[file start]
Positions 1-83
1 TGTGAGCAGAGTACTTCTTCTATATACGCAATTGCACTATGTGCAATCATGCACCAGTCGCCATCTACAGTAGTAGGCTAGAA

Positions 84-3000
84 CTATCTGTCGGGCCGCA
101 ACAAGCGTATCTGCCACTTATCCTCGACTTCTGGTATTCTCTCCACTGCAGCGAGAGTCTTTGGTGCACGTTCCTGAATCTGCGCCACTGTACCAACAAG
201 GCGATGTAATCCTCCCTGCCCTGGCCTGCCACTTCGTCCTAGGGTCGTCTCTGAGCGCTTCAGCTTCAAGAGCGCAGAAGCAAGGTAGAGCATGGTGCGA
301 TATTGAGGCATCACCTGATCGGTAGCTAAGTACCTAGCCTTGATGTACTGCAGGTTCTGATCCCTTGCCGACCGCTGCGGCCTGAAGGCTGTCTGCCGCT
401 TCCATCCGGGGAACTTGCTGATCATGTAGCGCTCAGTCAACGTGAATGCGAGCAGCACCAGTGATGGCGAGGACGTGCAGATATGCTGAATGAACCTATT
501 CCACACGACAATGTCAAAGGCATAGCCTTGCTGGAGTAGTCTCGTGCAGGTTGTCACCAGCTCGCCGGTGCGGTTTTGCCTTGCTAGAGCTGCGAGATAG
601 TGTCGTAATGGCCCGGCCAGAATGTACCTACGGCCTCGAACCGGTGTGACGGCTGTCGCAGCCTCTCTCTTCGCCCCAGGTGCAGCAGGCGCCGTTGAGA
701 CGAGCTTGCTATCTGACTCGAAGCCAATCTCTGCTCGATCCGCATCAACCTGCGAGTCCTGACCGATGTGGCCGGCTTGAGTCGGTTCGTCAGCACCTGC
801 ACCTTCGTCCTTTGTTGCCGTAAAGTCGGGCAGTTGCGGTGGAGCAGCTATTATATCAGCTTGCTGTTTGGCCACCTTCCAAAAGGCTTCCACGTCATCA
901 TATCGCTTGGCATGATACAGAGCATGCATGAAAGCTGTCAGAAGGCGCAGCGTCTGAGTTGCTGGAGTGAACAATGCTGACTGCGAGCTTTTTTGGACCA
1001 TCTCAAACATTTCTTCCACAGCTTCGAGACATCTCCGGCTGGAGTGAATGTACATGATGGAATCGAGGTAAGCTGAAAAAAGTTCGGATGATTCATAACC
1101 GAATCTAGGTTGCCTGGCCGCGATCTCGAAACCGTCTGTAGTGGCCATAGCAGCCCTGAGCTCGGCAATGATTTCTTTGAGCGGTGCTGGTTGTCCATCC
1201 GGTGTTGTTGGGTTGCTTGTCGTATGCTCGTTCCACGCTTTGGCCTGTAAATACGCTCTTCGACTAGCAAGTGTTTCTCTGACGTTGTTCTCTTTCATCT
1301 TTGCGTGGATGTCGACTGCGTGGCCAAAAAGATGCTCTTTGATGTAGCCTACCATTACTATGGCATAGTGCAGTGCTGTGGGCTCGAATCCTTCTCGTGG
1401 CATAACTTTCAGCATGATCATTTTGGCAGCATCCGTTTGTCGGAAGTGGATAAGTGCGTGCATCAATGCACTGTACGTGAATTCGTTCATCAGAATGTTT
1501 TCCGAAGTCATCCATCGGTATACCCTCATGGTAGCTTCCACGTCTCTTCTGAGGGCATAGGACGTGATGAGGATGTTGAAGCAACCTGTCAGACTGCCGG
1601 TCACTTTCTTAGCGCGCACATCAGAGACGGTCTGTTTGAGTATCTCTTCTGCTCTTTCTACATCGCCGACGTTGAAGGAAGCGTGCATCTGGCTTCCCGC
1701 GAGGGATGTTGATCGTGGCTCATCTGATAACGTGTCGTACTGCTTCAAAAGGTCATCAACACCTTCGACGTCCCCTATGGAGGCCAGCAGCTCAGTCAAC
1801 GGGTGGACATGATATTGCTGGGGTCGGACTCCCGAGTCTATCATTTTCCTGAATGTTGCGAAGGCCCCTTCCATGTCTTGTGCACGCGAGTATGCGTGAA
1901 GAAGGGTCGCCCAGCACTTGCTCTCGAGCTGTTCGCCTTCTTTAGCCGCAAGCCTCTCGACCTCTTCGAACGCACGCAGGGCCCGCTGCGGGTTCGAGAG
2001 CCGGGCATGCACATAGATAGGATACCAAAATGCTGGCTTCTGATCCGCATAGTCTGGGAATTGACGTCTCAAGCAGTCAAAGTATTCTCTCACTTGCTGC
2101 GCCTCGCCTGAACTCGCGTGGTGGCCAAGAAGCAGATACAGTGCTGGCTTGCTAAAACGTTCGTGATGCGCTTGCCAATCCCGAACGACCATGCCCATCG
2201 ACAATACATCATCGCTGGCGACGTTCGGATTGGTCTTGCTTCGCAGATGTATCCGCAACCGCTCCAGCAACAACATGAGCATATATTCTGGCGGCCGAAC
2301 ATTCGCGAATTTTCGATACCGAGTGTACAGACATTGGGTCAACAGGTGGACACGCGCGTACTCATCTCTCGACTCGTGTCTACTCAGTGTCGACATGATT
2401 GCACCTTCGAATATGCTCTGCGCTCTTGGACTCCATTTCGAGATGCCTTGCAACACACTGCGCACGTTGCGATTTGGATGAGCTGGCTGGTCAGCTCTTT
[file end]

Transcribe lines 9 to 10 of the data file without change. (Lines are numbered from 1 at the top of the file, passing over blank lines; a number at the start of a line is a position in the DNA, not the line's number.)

501 CCACACGACAATGTCAAAGGCATAGCCTTGCTGGAGTAGTCTCGTGCAGGTTGTCACCAGCTCGCCGGTGCGGTTTTGCCTTGCTAGAGCTGCGAGATAG
601 TGTCGTAATGGCCCGGCCAGAATGTACCTACGGCCTCGAACCGGTGTGACGGCTGTCGCAGCCTCTCTCTTCGCCCCAGGTGCAGCAGGCGCCGTTGAGA